Step 3: Copy and Paste the Cell into Appropriate Cells

After we have created the formula using absolute references, right-click on the cell and select Copy, or click on the cell and press CTRL + C, depending on our operating system. Select the cell where we want to paste the absolute reference formula and press CTRL + V or right-click and choose paste. The formula is instantly pasted into our spreadsheet document, and any relative references are updated to correspond to the number of rows or columns we shifted, while absolute references remain unchanged.

Step 4: Check the References Which Copied

Consider testing the references, after pasting the copied cell into all the required cells on our spreadsheet.  Fill in the numbers in each of the cells that the absolute formulas relate to, then compare the results to our manual calculations.

In the example below, we’ll compute the sales tax for each item in column E using cell B13, which provides a tax rate of 12 percent. We’ll need to make cell \$B\$13 an absolute reference to ensure that the reference to the tax rate remains consistent, even when the formula is duplicated and filled into other cells. • First, select the cell. In this case, we’ll choose cell E5.
• To compute the required value, enter the formula. In our example, we’ll type the below formula for making \$B\$13 an absolute reference.
`=(C5*D5)*\$B\$13` • Then, press Enter. The formula will work and the result will appear in the cell.
• In the bottom-right corner of the selected cell, look for the Fill Handle. We’ll look for the Fill Handle for cell E5 in our example. Fill the cells by dragging the fill handle over them, cells E6:E10 in our example. • After that, release the mouse. • In addition, to see if the cell address is absolute or not, look at column F which contains the formula of each Sales Tax calculation. And we can see the absolute value of the tax rate denoted as \$B\$13. • Next, again for calculating the total price with tax, use the formula.
`=(C5*D5)+E5`
• Then, press Enter. • Now, drag the fill handle again to copy the formula. • To double-check the formulae in the filled cells, double-click on them. The absolute reference for each cell should be the same, however, the other references should be relative to the cell’s row.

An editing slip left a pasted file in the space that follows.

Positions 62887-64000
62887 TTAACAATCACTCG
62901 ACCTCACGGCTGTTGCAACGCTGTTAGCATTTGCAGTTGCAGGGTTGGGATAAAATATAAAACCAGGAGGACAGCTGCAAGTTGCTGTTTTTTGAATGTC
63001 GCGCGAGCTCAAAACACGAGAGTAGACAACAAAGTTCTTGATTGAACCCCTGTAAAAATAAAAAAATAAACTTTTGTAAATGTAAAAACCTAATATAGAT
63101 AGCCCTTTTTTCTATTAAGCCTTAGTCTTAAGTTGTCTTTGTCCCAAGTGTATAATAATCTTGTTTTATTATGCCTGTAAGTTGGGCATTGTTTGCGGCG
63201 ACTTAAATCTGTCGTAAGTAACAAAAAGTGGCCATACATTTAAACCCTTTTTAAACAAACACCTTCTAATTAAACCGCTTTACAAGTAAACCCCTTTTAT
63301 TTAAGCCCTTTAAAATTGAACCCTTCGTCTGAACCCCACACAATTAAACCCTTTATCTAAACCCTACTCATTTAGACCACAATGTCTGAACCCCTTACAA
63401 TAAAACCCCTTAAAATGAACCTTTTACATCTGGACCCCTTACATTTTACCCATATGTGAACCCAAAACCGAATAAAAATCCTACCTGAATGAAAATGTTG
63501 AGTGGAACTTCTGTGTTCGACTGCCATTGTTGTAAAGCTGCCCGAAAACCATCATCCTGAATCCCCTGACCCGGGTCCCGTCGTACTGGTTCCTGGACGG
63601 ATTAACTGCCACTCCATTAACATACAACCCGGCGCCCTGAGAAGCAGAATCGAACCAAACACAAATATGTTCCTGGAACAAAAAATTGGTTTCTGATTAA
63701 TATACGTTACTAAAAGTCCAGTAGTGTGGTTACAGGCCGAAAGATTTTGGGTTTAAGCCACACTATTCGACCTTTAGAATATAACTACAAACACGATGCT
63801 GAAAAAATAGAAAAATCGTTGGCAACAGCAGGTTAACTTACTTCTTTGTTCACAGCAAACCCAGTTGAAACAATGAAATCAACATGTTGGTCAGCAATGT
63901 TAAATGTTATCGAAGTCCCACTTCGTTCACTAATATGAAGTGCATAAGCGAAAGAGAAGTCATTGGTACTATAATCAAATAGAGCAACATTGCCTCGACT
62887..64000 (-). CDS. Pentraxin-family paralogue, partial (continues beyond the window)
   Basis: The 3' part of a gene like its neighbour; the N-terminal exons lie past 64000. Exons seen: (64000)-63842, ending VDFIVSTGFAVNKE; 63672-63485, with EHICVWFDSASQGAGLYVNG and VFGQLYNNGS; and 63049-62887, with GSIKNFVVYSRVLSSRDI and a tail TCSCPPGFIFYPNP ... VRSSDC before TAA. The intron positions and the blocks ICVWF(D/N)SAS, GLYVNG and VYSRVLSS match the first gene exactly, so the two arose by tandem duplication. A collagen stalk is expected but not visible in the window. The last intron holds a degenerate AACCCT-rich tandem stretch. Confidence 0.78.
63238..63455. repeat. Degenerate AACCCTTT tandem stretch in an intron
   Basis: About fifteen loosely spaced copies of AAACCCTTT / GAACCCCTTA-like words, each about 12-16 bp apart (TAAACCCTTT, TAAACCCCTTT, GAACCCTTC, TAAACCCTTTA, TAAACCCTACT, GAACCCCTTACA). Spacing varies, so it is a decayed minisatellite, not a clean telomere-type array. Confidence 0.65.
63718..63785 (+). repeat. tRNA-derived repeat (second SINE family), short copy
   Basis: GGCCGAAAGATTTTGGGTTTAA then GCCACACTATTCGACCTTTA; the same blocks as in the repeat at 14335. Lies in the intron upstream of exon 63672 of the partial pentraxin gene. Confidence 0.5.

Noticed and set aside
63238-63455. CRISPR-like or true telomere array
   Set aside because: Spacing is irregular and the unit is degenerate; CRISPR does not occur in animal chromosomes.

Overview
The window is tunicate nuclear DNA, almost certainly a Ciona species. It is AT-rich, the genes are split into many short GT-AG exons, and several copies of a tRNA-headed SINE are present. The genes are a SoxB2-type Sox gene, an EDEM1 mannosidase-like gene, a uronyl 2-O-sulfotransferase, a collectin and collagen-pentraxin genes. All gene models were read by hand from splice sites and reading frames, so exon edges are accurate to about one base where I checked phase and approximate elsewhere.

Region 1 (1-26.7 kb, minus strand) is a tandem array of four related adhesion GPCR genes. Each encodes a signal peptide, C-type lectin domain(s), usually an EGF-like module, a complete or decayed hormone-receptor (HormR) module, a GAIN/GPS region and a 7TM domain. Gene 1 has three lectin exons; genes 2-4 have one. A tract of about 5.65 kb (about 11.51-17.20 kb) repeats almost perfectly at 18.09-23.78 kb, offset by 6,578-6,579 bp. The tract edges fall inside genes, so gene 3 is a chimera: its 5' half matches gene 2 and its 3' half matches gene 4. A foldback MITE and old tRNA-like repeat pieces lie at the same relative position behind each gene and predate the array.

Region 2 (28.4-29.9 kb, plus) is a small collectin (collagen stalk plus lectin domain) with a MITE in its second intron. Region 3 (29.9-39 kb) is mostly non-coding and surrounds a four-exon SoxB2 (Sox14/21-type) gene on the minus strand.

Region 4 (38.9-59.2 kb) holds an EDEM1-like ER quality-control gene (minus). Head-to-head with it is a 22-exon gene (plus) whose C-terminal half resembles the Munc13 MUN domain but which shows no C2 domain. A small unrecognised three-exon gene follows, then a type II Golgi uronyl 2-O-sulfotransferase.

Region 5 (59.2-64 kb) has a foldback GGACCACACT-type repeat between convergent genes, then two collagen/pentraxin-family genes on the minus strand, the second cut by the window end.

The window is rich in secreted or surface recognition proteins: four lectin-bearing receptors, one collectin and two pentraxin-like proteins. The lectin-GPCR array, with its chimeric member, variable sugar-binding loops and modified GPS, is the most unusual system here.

• When creating an absolute reference over many cells, remember to include the dollar symbol (\$). When copied to other cells, Excel misinterpreted it as a relative reference, resulting in an inaccurate result. ## Things to Remember for Relative and Absolute Cell Address in Spreadsheet

• Formulas, charts, functions, and a mix of functions and other commands frequently employ them.
• When copying to a separate cell, it’s critical to keep a cell reference consistent.
• In Excel, press the F4 key to make a cell an absolute cell reference.
• It saves a lot of time in calculations and is especially beneficial in complex formulas.

• Every cell in Excel has a relative reference by default.
• Type “=A1+A2” in cell A3, copy and paste the formula in cell B3, and the formula will change to “=B1+B2” automatically.
• When you use absolute references, the cell address does not change when you copy the formula.
• The dollar sign (\$) keeps the row and column references constant in absolute references.

## Conclusion

Hope now you understand how to use relative and absolute cell addresses in the spreadsheet. If you have any questions, suggestions, or feedback please let us know in the comment section.

## Related articles Sabrina Ayon

Hi there! This is Sabrina Ayon. I'm really excited to welcome you to my profile. Currently, I'm working in SOFTEKO as a Team Leader. I'm a graduate in BSc in Computer Science and Engineering from United International University. I love working with computers and solving problems. I’ve always been interested in research and development. Here I post articles related to Microsoft Excel. Hoped this may help you. Thank you.